IMO stretch your budget to get the TT or something that likewise saves that additional weight. In many respects this is one of the least expensive ways to cut weight, your dollars-per-gram-saved is much more favorable on a shelter, pack, or bag/quilt than it is on any other equipment. There are people who spend $60 to swap out an aluminum pot for Ti that saves a few grams, to me that's expensive. By contrast, the TT will save you nearly 3 pounds over your current shelter, if you use trekking poles you can look at other options that will save even more weight (and space). Treat it well and it will last for years and make every minute on the trail more enjoyable.

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PostIcon Posted on: Nov. 23 2013, 9:27 am Skip to the previous post in this topic. Skip to the next post in this topic. Ignore posts   QUOTE

I had a Kelty. I have a Lightheart Gear Solo that weighs in less than two pounds, is better ventilated, and is weatherproof.

Seriously, you do yourself no favors by going with a Kelty, if you are figuring that weight is a factor you care about.

And they have two person Lightheart tents, too. I sold a Tarptent Sublite to get one. More spacious and it's double wall, and quite versatile. It almost makes me like tents.


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PostIcon Posted on: Nov. 23 2013, 6:05 pm Skip to the previous post in this topic. Skip to the next post in this topic. Ignore posts   QUOTE

FWIW, I backpack with a big dog in silnylon tarptents and "delicateness" hasn't been an issue.  I also hike in places where I often can't drive stakes into the ground.  I've always been able to set up my tarp/tarptent.

I also question how often you would actually set up a "free-standing" tent without stakes, or otherwise secured to the ground.  No stakes would usually mean no vestibules and the tent being subject to flapping or even flying away.  So, what's the big disadvantage of putting in a few more stakes for a tent like the Rainbow that's poled?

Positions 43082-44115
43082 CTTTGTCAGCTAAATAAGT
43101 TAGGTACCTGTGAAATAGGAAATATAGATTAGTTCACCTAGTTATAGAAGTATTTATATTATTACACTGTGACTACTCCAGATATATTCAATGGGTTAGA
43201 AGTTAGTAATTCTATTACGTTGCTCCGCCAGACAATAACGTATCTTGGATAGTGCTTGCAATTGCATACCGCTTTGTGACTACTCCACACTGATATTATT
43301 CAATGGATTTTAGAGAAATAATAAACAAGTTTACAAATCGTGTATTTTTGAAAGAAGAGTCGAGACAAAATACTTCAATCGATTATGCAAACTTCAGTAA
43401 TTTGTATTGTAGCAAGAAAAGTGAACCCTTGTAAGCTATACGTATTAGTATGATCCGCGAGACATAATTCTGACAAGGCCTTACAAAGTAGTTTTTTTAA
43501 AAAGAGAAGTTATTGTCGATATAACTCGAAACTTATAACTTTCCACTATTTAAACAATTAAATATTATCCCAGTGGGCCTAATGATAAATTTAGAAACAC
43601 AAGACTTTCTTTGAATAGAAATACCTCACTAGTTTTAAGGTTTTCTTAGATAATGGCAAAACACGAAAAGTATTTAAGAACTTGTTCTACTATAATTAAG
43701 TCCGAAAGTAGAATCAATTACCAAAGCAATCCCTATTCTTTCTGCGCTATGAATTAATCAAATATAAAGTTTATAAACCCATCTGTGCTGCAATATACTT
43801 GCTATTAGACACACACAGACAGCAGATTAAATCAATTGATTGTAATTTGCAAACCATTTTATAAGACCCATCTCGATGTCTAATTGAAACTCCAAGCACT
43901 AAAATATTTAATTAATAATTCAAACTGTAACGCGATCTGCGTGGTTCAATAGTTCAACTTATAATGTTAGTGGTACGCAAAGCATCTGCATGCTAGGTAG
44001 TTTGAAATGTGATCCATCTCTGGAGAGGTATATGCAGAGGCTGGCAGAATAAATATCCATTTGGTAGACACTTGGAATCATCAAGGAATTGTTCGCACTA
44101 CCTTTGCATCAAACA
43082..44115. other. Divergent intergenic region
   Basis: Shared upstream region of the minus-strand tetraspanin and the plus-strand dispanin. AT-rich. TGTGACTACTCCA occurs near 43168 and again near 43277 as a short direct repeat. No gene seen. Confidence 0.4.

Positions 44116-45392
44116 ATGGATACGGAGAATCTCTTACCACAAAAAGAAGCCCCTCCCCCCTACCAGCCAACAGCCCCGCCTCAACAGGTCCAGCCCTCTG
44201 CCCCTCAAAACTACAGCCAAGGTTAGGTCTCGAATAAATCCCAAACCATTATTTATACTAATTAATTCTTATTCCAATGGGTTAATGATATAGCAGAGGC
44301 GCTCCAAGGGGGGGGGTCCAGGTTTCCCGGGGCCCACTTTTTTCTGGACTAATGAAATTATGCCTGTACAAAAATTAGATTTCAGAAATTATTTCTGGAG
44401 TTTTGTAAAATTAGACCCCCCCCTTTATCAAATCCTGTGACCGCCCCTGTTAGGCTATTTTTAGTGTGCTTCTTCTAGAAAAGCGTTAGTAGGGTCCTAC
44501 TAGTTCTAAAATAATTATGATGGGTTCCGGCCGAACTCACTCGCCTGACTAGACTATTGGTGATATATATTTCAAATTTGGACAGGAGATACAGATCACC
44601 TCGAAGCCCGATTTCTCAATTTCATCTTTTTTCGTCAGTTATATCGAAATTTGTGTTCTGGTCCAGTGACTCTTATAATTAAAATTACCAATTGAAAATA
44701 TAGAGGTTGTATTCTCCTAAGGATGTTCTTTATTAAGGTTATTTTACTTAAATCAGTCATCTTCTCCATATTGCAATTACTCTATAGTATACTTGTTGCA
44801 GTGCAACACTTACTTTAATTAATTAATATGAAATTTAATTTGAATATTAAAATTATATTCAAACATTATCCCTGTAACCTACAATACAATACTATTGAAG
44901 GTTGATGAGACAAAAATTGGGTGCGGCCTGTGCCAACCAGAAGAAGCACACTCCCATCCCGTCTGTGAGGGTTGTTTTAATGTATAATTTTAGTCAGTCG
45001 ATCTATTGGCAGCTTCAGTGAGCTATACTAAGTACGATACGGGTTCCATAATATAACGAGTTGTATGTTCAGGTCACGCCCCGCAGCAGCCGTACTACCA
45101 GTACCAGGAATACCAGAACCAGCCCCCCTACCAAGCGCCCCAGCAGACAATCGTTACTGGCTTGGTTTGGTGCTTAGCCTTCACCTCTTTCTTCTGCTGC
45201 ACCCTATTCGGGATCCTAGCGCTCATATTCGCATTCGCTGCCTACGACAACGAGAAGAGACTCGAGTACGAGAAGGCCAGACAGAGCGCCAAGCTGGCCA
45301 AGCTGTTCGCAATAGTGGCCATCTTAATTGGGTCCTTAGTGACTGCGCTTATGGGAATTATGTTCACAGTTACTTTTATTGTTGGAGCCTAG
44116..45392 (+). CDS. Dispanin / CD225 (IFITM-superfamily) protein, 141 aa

You can buy optional tent poles for any tarp/tarptent that uses hiking poles for support.  The result is usually still significantly lighter than a conventional poled "free-standing" tent.

I have a Lightheart Solo, too, and it's essentially a double-wall tent even though it's integrated.  I think the Lightheart Duo is more a hybrid and does have panels that don't have any mesh underneath.  Similar to the Six Moon's Haven and the Tarptent Rainbow.  I haven't had the "misting" issues I keep hearing about in either my Lightheart or the Contrail.


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PostIcon Posted on: Nov. 23 2013, 6:30 pm Skip to the previous post in this topic. Skip to the next post in this topic. Ignore posts   QUOTE

You already have a 5.5 lb tent. If you are upgrading you might as well drop another 3.5 lbs. My tent weighs 4 lbs. I look forward to the day I drop 2 lbs off my back.
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PostIcon Posted on: Nov. 23 2013, 7:55 pm Skip to the previous post in this topic. Skip to the next post in this topic. Ignore posts   QUOTE

Six Moons Design Lunar Duo. Not free standing though. Lightweight and a very generous usage floor size.
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PostIcon Posted on: Nov. 23 2013, 10:27 pm Skip to the previous post in this topic. Skip to the next post in this topic. Ignore posts   QUOTE


(markskor @ Nov. 23 2013, 7:14 am)
QUOTE
I addition, you mention "not free-standing without trekking poles" -
Almost every tent made has to be guyed out anyway to stand...few/(none?) are actually free-standing.

Huh?  There's dozens of tents that are truly free standing.  Maybe 100's.  I mean, "without trekking poles".  Tons of them.  Not sure where you're coming from with a statement like that.  Many them can be guyed out, but do not require it in moderate conditions.  I could list some, but there's so many it's kind of pointless.

My go-to tent for years was a NF Slickrock (which is a two-pole "dome" style free-standing tent), solid as a rock, but 4 lbs.  Finally decided to go "lighter" and went for a TT Double Rainbow.  I like it.

Edit: Please note, the free-standing option for the DR, with trekking poles, requires long poles -- 145 cm.  When I got mine, the poles I had were 135's, and they really didn't work.  Had to buy new poles.  Just keep this in mind.  I don't think the regular Rainbow would have this problem, it's narrower.
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PostIcon Posted on: Nov. 23 2013, 11:16 pm Skip to the previous post in this topic. Skip to the next post in this topic. Ignore posts   QUOTE


(jmarklane @ Nov. 23 2013, 10:27 pm)
QUOTE

(markskor @ Nov. 23 2013, 7:14 am)
QUOTE
I addition, you mention "not free-standing without trekking poles" -
Almost every tent made has to be guyed out anyway to stand...few/(none?) are actually free-standing.

Huh?  There's dozens of tents that are truly free standing.  Maybe 100's.

If you don't stake down your tent you can find that "freestanding" means nothing - and it'll be "free flying" before you know it.

Having helped chase down "fully freestanding" tents a number of times while my not-freestanding tent stays right where I put it, I agree that all tents are not freestanding in the respect that they should be adequately anchored to avoid being kites. And just using stakes in some circumstances isn't enough... a pile of rocks on each stake can be needed in alpine windy areas.